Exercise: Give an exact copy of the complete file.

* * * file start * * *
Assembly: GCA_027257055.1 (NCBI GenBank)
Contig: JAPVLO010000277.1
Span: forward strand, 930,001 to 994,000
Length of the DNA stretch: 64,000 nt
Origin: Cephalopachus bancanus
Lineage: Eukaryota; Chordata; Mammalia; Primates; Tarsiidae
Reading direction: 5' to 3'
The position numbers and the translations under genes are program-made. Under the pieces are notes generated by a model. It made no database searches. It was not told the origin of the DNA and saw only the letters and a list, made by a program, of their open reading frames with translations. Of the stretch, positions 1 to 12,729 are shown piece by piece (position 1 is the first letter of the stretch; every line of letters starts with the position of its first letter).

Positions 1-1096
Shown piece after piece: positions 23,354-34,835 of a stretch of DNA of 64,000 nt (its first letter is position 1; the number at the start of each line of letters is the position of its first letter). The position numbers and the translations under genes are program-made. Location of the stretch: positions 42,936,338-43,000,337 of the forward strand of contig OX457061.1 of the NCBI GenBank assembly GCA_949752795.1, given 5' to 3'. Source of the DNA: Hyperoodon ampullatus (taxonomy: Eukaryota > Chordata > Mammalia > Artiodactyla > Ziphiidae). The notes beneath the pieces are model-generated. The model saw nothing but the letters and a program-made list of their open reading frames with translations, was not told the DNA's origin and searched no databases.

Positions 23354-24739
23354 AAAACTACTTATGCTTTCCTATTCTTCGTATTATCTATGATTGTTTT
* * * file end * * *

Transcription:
Assembly: GCA_027257055.1 (NCBI GenBank)
Contig: JAPVLO010000277.1
Span: forward strand, 930,001 to 994,000
Length of the DNA stretch: 64,000 nt
Origin: Cephalopachus bancanus
Lineage: Eukaryota; Chordata; Mammalia; Primates; Tarsiidae
Reading direction: 5' to 3'
The position numbers and the translations under genes are program-made. Under the pieces are notes generated by a model. It made no database searches. It was not told the origin of the DNA and saw only the letters and a list, made by a program, of their open reading frames with translations. Of the stretch, positions 1 to 12,729 are shown piece by piece (position 1 is the first letter of the stretch; every line of letters starts with the position of its first letter).

Positions 1-1096
Shown piece after piece: positions 23,354-34,835 of a stretch of DNA of 64,000 nt (its first letter is position 1; the number at the start of each line of letters is the position of its first letter). The position numbers and the translations under genes are program-made. Location of the stretch: positions 42,936,338-43,000,337 of the forward strand of contig OX457061.1 of the NCBI GenBank assembly GCA_949752795.1, given 5' to 3'. Source of the DNA: Hyperoodon ampullatus (taxonomy: Eukaryota > Chordata > Mammalia > Artiodactyla > Ziphiidae). The notes beneath the pieces are model-generated. The model saw nothing but the letters and a program-made list of their open reading frames with translations, was not told the DNA's origin and searched no databases.

Positions 23354-24739
23354 AAAACTACTTATGCTTTCCTATTCTTCGTATTATCTATGATTGTTTT